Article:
Ill-literacy: The Divided States of Dyslexia

Identifying Dyslexia and WindRoc Media Group (WMG) have recently announced Ill-literacy: The Divided States of Dyslexia, the first film in the School Stories documentary series. Audiences are taken through the school system in several states to reveal the single greatest cause of the current illiteracy crisis: unidentified and misidentified dyslexia.

Connecting unequal literacy instruction to the achievement gap, dropout rates, and poverty, this film calls for accountability for schools failing the 20% of students with dyslexia. Personal stories reveal how dyslexia is often ignored, misdiagnosed, and outright banned from discussion, even in cases where teachers and school psychologists want to address it.

“Struggling students are largely overdiagnosed with ADHD, anxiety, and behavioral issues, and consequently up to 8.5 million dyslexic learners remain unacknowledged, struggling alone to process and meet the rigid curriculum,” says Stephen Polk, writer/director of Ill-literacy and producer of School Stories.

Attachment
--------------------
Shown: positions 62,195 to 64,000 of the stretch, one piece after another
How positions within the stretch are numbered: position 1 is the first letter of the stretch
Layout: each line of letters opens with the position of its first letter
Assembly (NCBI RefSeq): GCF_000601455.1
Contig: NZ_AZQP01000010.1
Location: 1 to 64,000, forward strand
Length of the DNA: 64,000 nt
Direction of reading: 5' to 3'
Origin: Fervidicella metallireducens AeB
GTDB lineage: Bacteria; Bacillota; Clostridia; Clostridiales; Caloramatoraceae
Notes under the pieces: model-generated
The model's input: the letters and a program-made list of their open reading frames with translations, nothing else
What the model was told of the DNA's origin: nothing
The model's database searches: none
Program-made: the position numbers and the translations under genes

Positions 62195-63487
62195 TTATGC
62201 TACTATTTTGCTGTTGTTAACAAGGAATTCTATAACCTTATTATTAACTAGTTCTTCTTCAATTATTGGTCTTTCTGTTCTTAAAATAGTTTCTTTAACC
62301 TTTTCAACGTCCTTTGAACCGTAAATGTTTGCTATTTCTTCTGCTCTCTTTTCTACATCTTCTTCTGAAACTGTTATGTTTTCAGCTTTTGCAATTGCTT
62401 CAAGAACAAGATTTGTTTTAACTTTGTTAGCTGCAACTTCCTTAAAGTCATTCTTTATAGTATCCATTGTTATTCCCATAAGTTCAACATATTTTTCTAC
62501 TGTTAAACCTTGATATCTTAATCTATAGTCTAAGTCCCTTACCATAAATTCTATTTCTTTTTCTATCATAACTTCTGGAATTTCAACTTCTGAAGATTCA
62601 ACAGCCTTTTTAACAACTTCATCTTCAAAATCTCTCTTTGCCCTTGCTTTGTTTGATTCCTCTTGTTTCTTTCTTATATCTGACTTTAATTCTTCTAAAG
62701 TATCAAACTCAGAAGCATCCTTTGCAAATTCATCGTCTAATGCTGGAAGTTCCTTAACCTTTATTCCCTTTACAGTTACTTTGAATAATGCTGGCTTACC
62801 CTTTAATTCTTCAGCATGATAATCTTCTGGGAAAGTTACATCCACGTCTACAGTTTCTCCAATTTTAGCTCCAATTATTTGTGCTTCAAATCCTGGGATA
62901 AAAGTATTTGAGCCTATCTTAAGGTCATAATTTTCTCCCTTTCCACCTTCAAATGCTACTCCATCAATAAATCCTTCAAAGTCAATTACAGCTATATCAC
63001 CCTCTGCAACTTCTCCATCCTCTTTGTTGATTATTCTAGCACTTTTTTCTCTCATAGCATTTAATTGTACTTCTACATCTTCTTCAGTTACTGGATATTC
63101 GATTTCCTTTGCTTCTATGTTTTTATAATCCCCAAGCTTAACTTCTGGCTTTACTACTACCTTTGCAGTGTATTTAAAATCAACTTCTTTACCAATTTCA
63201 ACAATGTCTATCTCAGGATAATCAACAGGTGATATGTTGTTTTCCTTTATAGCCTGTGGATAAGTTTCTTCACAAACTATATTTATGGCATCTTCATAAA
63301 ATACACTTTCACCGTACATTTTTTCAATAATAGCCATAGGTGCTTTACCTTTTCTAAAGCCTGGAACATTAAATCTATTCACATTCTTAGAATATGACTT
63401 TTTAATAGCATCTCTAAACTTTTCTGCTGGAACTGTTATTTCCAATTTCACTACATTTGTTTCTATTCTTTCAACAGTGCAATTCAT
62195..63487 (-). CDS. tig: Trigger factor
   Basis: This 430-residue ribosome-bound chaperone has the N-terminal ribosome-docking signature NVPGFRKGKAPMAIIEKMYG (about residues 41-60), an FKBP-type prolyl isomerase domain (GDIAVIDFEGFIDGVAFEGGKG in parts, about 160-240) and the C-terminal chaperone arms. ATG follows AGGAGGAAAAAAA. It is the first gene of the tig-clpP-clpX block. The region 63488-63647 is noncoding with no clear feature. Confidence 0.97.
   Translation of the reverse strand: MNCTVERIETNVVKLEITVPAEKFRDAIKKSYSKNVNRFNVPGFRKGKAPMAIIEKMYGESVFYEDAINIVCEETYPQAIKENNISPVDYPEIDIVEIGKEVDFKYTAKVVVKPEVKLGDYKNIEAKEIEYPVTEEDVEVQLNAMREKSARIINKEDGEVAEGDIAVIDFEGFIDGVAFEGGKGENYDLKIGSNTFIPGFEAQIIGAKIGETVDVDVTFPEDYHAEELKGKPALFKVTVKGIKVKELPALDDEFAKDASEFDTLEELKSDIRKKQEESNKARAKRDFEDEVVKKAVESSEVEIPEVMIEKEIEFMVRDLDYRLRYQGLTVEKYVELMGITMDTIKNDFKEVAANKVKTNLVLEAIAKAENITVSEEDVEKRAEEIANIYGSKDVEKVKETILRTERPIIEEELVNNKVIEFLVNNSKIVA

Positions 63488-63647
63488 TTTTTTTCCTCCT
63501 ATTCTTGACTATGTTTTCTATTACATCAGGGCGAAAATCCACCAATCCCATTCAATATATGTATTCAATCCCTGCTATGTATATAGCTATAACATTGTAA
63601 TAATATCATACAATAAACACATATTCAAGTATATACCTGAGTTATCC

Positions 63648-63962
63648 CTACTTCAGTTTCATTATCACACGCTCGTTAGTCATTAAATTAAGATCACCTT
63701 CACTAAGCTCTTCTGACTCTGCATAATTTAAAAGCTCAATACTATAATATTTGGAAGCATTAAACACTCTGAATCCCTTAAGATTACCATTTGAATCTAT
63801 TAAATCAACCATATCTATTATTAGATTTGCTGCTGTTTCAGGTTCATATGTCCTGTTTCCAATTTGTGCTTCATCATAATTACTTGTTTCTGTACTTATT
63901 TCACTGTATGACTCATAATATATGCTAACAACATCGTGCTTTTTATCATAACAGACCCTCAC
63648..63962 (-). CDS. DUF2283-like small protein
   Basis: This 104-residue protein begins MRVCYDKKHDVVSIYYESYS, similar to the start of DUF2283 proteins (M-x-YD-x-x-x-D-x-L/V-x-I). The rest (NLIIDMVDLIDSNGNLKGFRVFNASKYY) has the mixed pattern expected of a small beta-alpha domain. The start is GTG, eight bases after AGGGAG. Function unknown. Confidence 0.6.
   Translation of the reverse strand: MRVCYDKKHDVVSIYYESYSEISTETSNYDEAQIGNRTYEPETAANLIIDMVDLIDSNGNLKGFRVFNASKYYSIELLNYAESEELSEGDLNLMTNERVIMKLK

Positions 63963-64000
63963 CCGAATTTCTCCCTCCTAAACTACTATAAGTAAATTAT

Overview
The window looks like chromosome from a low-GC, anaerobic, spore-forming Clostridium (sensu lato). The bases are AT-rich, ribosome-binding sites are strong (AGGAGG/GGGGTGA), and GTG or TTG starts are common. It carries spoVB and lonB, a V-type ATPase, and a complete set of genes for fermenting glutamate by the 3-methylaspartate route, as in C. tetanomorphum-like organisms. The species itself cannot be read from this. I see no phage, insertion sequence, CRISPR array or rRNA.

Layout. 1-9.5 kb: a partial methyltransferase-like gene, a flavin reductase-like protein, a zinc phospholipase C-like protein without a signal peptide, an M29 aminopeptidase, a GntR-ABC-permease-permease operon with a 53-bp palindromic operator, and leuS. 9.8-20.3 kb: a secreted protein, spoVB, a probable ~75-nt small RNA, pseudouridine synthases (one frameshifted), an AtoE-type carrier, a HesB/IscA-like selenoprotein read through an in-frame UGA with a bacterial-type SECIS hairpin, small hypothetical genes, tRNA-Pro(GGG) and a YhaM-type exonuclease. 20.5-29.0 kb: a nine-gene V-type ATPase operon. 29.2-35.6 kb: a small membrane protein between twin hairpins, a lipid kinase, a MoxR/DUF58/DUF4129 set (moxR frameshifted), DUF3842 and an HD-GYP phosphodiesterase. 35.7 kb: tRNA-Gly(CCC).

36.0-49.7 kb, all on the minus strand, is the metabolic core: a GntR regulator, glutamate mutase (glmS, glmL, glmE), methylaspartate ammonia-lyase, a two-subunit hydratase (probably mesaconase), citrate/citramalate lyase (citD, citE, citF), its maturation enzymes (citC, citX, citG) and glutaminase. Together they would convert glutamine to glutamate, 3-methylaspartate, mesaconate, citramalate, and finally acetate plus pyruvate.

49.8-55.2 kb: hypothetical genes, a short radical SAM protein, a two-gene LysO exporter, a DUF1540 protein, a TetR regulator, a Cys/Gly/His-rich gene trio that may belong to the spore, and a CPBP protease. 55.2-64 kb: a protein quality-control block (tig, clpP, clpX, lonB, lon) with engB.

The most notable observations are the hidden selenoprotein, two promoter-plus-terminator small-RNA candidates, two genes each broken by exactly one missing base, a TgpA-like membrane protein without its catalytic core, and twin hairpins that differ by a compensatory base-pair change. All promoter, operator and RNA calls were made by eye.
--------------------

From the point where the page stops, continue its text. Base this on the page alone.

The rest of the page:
Ill-literacy shifts between first-person narratives and visual experiences of students, families, and leaders speaking up at schools and state capitals—all frustrated by intellectual bullying, educational mismanagement, and wasted potential.

“We wondered why we kept hearing the same untold story of dyslexia and related processing issues, why school systems fail not just students but also ignore the families and teachers who trust and depend on transparency. In three key states with low literacy rates—New York, Minnesota and California—the team identified a familiar pattern: weak legislation, dyslexia disinformation, and claims of a lack of funds to support change,” Polk reveals.

Ill-literacy: The Divided States of Dyslexia shines a light for those kept in the dark and provides a way to move forward, highlighting leaders and activist groups like Decoding Dyslexia working to change the system before more children are impacted.

Learn more about The Divided States of Dyslexia

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